During the previous several years, solar energy has had a noticeable impact on India’s energy situation. Millions of people in Indian communities have profited from solar energy-based decentralized and distributed applications, which meet their cooking, lighting, and other energy demands while also being environmentally beneficial. The social and economic benefits include a reduction in the risk of contracting lung and eye diseases as a result of cooking in smoky kitchens, the creation of jobs at the village level, and, ultimately, an improvement in the standard of living and the creation of economic opportunities at the village level. In addition, India’s solar energy sector has grown to become a prominent player in grid-connected power generation capacity throughout the years. It promotes the government’s agenda of long-term prosperity while also establishing itself as an important contributor to meeting the country’s energy demands and a key role in ensuring energy security.
The National Institute of Solar Energy estimated the country’s solar potential to be around 748 GW, assuming that solar PV modules cover 3% of the wasteland area. Solar energy is one of the primary missions of India’s National Action Plan on Climate Change, with the National Solar Mission being one of them. On January 11th, 2010, the National Solar Mission (NSM) was launched. The National Sustainable Growth Mission (NSM) is a major endeavor of the Indian government, with strong participation from states, to encourage environmentally sustainable growth while addressing India’s energy security issues. It will also be a significant contribution by India to the global effort to address climate change challenges.
The Mission’s goal is to make India a global leader in solar energy by establishing regulatory conditions that allow solar technology to spread as swiftly as possible across the country. By 2022, the Mission hopes to have installed 100 GW of grid-connected solar power plants. This is by India’s Intended Nationally Determined Contributions (INDCs) objective of 40 percent cumulative electric power installed capacity from non-fossil fuel-based energy resources by 2030, and a reduction of 33 to 35 percent in the emission intensity of its GDP from 2005 levels.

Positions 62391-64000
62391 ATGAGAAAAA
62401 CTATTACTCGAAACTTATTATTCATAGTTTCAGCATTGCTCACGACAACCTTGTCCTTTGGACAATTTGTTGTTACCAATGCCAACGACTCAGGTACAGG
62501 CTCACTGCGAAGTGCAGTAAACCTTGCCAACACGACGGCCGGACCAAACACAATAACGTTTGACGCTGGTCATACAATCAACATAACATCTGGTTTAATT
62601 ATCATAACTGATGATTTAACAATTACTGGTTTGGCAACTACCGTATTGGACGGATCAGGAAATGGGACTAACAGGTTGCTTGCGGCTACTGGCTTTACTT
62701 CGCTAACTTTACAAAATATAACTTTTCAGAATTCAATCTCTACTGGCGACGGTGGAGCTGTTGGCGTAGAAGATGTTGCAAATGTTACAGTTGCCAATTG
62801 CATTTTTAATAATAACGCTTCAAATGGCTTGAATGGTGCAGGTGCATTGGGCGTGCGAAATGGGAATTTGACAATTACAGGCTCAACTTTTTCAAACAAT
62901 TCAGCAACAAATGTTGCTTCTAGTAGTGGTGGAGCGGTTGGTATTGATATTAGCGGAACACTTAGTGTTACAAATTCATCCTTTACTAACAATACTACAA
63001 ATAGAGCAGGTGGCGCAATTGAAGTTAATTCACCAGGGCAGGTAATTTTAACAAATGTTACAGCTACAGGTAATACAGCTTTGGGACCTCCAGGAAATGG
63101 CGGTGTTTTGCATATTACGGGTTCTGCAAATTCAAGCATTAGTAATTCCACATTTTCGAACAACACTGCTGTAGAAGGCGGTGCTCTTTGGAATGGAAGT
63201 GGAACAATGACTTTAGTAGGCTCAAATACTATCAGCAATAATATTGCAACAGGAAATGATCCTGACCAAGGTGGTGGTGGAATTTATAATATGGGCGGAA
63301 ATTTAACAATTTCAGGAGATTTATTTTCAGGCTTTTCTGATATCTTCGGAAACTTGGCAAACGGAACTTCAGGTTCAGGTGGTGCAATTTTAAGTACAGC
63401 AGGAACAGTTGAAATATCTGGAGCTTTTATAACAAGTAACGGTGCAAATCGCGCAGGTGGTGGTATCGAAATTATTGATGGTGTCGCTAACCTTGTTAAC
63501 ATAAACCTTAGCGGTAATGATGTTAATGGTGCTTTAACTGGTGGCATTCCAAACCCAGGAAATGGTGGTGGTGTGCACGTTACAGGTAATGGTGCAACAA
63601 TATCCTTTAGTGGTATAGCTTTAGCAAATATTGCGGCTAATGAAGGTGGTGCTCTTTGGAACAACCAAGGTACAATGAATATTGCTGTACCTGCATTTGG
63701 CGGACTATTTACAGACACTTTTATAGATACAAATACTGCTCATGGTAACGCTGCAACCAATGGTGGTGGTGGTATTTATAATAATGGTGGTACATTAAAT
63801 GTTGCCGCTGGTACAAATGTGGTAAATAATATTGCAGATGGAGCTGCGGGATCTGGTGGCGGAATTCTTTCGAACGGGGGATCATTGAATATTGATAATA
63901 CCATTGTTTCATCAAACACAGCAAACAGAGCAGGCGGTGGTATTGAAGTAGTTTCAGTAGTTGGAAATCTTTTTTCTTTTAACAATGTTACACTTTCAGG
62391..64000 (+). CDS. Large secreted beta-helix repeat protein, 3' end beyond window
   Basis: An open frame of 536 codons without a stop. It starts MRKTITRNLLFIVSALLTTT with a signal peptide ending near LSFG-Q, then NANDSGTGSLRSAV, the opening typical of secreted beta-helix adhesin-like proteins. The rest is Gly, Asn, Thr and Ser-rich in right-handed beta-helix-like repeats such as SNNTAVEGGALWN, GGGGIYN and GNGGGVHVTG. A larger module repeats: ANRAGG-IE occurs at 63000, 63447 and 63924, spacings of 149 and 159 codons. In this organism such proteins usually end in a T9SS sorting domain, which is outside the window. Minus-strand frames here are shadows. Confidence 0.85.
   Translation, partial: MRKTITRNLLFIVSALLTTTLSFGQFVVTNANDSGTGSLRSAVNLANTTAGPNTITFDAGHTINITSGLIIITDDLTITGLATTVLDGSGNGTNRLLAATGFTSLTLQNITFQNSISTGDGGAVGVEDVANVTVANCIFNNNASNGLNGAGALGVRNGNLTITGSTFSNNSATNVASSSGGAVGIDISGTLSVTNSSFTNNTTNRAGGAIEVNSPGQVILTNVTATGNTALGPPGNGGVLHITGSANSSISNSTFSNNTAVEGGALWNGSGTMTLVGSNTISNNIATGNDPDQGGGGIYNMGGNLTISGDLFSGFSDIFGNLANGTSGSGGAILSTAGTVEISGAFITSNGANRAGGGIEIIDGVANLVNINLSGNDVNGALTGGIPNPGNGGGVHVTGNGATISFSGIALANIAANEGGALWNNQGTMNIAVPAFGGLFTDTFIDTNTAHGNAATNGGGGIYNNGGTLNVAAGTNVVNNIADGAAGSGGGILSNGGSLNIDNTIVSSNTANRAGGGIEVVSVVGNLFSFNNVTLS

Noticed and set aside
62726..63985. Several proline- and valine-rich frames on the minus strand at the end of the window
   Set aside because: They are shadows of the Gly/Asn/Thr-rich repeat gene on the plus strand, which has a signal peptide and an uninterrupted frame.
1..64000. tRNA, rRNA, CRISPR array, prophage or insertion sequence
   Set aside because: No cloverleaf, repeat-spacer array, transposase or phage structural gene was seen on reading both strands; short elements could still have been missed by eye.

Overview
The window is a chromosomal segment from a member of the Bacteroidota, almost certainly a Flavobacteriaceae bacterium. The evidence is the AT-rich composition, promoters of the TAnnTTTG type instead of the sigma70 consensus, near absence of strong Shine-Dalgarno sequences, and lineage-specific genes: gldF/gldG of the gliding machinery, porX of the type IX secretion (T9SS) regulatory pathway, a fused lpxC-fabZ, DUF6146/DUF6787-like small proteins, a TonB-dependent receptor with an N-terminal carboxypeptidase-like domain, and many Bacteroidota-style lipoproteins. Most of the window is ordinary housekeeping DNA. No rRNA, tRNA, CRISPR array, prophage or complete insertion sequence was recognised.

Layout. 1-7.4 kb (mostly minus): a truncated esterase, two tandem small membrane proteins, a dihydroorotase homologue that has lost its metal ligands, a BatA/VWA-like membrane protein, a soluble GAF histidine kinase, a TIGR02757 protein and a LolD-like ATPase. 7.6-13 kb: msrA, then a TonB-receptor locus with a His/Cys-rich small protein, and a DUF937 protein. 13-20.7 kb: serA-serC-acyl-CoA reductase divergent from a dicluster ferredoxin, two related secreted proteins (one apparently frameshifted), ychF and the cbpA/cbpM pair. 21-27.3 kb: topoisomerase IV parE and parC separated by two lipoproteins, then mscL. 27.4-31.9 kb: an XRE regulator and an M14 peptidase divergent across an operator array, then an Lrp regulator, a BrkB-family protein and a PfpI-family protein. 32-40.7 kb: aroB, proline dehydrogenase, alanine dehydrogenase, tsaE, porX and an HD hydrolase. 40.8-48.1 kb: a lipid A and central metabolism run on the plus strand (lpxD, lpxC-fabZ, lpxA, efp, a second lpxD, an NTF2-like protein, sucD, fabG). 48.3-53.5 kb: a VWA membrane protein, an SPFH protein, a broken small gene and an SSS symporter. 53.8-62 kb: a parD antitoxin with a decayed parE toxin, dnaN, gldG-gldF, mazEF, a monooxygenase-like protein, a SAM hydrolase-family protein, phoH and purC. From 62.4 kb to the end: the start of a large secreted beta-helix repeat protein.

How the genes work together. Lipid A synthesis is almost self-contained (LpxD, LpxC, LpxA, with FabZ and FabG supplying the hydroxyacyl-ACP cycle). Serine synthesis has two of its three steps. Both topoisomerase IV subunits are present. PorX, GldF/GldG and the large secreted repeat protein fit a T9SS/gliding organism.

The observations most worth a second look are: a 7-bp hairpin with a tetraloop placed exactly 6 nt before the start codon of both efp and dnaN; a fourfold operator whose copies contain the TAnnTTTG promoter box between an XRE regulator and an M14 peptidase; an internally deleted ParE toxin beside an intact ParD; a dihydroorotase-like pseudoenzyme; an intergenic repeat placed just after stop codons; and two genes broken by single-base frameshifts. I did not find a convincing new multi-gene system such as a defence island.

To meet this goal, the Indian government has implemented several policies, including the Solar Park Scheme, VGF Schemes, CPSU Schemes, Defence Schemes, Canal Bank & Canal Top Schemes, Bundling Schemes, Grid Connected Solar Rooftop Schemes, and others.
The Ministry of New and Renewable Energy has implemented two programs :
1. Off-Grid Programme
One of the Ministry’s oldest programs, the Off-Grid Solar PV Applications Program, aims to provide solar PV-based applications in locations where grid power is either unavailable or unreliable. The program covers solar home lights, solar street lighting, solar power plants, solar pumps, solar lanterns, and solar study lamps, among other applications.
Solar pumps are an important part of the solar off-grid program because they provide dependable irrigation in rural and remote places. Solar photovoltaic water pumping systems may readily cover the irrigation needs of small and marginal farmers’ landholdings. As a result, solar pumps are being employed to replace the existing diesel irrigation pump. Up until March 31, 2017, stand-alone solar pumps were part of the Off-grid and Decentralized Solar PV Applications Scheme. The Pradhan Mantri Kisan Urja Suraksha evam Utthan Mahabhiyan (PM KUSUM) initiative, which aims to install new freestanding solar pumps in off-grid areas, was recently announced by the government.
2. Grid-Connected Programme
The Indian government has set a goal of installing 100 GW of grid-connected solar electricity by 2022. To meet this goal, the Indian government has implemented several policies, including the Solar Park Scheme, VGF Schemes, CPSU Schemes, Defence Schemes, Canal Bank & Canal Top Schemes, Bundling Schemes, Grid Connected Solar Rooftop Schemes, and others. Various governmental initiatives are also being implemented to encourage the development of grid-connected solar power facilities. India recently ranked fifth in the world in terms of solar power deployment. In the last five years, solar power capacity has expanded by more than 11 times.
Sources and references : https://mnre.gov.in/solar/current-status/